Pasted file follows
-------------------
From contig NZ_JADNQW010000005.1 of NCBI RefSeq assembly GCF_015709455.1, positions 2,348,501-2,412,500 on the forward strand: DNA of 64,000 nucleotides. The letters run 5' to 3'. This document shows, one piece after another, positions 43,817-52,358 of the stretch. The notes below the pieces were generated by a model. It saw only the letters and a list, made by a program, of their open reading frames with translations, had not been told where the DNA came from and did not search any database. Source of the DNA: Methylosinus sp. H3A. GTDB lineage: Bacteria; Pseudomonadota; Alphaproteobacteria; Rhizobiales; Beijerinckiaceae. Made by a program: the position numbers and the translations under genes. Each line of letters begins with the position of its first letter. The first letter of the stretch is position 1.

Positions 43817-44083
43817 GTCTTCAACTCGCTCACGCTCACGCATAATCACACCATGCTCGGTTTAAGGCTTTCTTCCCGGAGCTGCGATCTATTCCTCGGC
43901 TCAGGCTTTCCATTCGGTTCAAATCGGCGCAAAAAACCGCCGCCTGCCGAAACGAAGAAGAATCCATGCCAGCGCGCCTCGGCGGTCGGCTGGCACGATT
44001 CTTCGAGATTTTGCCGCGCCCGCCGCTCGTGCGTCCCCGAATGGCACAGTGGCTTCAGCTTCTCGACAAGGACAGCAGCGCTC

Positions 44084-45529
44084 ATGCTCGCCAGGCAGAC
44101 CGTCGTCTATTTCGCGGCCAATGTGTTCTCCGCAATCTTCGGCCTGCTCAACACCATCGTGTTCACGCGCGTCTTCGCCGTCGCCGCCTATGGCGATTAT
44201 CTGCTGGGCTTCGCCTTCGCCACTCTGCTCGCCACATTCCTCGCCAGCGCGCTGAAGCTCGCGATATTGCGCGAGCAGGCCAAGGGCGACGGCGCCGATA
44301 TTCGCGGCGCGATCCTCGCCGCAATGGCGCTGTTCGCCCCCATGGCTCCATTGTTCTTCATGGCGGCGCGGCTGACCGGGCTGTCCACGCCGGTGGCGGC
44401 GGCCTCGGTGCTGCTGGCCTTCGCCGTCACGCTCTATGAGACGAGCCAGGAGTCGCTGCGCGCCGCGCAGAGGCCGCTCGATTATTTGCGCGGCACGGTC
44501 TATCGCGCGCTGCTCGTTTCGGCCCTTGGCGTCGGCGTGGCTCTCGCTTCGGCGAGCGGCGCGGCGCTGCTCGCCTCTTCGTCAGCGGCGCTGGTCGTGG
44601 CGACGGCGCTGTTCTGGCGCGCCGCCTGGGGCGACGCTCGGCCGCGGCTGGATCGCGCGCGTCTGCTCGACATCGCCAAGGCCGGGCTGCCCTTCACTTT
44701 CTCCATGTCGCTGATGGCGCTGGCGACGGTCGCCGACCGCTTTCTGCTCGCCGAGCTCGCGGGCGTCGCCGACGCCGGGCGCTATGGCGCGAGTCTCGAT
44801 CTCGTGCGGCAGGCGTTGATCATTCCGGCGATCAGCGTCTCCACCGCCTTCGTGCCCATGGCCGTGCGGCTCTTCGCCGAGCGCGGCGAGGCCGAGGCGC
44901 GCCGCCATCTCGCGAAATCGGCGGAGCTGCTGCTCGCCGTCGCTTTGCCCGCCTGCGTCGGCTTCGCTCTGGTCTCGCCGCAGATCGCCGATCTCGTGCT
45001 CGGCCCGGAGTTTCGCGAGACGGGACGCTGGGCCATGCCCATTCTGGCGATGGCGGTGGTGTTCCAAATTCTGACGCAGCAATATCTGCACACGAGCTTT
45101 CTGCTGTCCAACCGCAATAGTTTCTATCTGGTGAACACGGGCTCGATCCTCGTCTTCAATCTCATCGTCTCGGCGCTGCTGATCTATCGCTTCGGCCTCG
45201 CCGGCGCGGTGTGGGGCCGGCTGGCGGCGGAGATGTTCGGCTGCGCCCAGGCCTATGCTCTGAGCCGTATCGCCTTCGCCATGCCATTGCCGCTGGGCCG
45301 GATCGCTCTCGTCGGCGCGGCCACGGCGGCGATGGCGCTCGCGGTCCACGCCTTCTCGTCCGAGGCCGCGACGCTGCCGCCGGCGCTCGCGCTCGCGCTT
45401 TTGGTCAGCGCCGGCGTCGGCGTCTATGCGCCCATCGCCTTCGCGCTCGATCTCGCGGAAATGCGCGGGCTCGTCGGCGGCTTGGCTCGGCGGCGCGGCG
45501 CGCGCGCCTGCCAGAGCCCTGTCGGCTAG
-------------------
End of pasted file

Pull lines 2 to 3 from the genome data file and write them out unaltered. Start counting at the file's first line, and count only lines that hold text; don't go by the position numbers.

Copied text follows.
Positions 43817-44083
43817 GTCTTCAACTCGCTCACGCTCACGCATAATCACACCATGCTCGGTTTAAGGCTTTCTTCCCGGAGCTGCGATCTATTCCTCGGC